A sunny Saturday stroll on the Allotment

Fancy a wander up to the allotment on a sunny Saturday morning?

Saturday morning’s are filled with the sound of lawnmowers, during the week I hear the kids in the nearby school playground, in the evenings there is less rush more of a gentle pace to the sounds of life around me as the day draws to a close, a stillness settling in for the night. But early mornings are my favourite, they bring the promise of a new day.

The first sight that greets me is a wall of peas – they are in their full flush of growth, with pods fattening up, tendrils twining and a few late flowers blooming

And on down the central path that divides my plot, the straw/paper/grass mulches I laid down earlier in the season are gradually disappearing under canopy of green – of courgettes and squash plants interspersed with the bright shouts of their yellow flowers.

There are lavender plants and nasturtiums tumbling and trailing over the paths

Beetroot leaves glistening in the early morning light, packed in tightly alongside lettuce, dwarf beans and radish, a palette of ruby-reds and greeny-yellows. The teeny seeds and seedlings that were once so tiny no longer look dwarfed by the scale of my allotment.

Drops of rain from the overnight rainshower still linger on some of the leaves and flowers. The Chards have a translucency in the sun

As I wander with my camera in hand I focus in on the small and seemingly unimportant, take time to notice the details, like the depth of colour of the potato flowers.

Wandering around on sunny days I’m able to capture the details, focus in on the minutiae of plant life. I can see the veins and teeny peas in this pod. isn’t it a thing of beauty?

As foliage fills out I get to peer under the leaves to spot the secrets and the bounty that is hidden even camouflaged. Maybe a cucumber developing or a beetroot ready to pick

I spend the majority of my time looking down and underneath, sometimes on my belly looking for a better photo or angle, at soil level is where most of the activity goes on, but sometimes I remember to look up and I see blue sky, fluffy white clouds and pea tendrils reaching out to who knows where.

And as I potter around the plot I knock, rub past foliage or stop to linger over the musky scent of sweet peas. There are the frothy fronds of fennel, moving gently in the breeze, acid-green in the early morning sunlight promising of flavour to come.

I see climbing bean plants twisting and turning up poles with spiders webs glistening in the light.

I stop and listen, I can hear the bees and the buzzies are out and about enjoying the warmth and the pollen. And as the day warms up I hear crickets in the long grass, their tickety-tick of their legs quieting as I pass.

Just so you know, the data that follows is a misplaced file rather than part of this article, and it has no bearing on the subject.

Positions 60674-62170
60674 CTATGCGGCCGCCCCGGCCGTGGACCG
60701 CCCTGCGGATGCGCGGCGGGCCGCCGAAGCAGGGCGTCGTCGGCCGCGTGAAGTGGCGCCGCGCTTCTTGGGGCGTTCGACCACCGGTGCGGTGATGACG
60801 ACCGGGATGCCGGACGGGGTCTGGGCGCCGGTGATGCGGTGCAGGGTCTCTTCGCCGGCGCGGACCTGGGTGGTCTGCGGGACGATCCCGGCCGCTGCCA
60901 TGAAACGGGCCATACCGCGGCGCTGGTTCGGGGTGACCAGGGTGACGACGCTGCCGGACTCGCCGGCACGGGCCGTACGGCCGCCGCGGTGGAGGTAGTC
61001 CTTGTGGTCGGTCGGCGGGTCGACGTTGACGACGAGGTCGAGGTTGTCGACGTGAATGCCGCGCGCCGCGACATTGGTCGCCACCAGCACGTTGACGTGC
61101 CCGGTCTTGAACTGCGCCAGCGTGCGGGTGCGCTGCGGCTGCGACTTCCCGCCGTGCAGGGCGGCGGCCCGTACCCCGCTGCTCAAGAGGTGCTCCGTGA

All the photos are taken with my DLR, they are as they are, the only adjustments I make are to re-size them for the blog and a teeny bit of judicious cropping, to centre or focus on an image. It is as it is. It’s what you see – there is no primping and preening, the weeds are there as are the nibbled leaves, the wonky trellis, the black compost sacks now full of weeds.

I realise there are quite a lot of photos, but it’s been a while since I’ve taken you all up to see the allotment, and besides the sun was shining. And there’s still more to see, like the Kohl Rabi or the Cornichons (Gherkins) but they can wait for another day and maybe a recipe.

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79 thoughts on “A sunny Saturday stroll on the Allotment

  1. That was so much fun. There´s something very special about the light where you are – everything here looks so dry and washed out, your beautiful photos are so vibrant! And so much going on too…. :)

    • Thank you Tanya for your kind words. I try and show warts and all but I keep selecting the macro shots!! I need to play a bit more with landscapes so you can get a better sense of the place. Oh well you’ll see it for yourself soon :)

    • Thank you, it’s a pleasure to share. And yes it’s another wonderful sunny day, I hope to get up to the plot late afternoon/early evening to water the tomatoes and maybe pick a lettuce for supper. Hope you have a super week too!

  2. Thank you for the blue sky photo Claire! I feel happy just reading your posts. We are at a typhoon number 8 here in HK right now. Still have power so life is good but I haven’t seen a blue sky except for your website in months.
    It would be so cool if you could put a video camera on that plant with the vine and fast forward it to show it growing. That is a great shot!
    Take care,

    • a pleasure to share some blue sky – there’s more to come today ;)
      I’ve often thought about trying to capture things growing – I’ve tried with seeds germinating but now you’ve planted a seed ( :) )in my mind about the tendrils on various plants…. hmm I wonder if I could capture them growing…..

  3. Thank you for taking us along. I love how a camera can bring us closer in to nature. The viewfinder helps us zoom in on details we’d otherwise pass over. My favorite photo is the one with the single pea pod.. the curling vine beneath is so delicate. I think it would be pretty framed in your kitchen :) xx Smidge

    • Hi Smidge, and thank you for your positivity, I sometimes wonder about framing a few photos, but that’s all I ever get round to! We have a few around the house, from trips abroad, but I’d like to find another way to use the photos. I need to wear an imagination-thinking cap!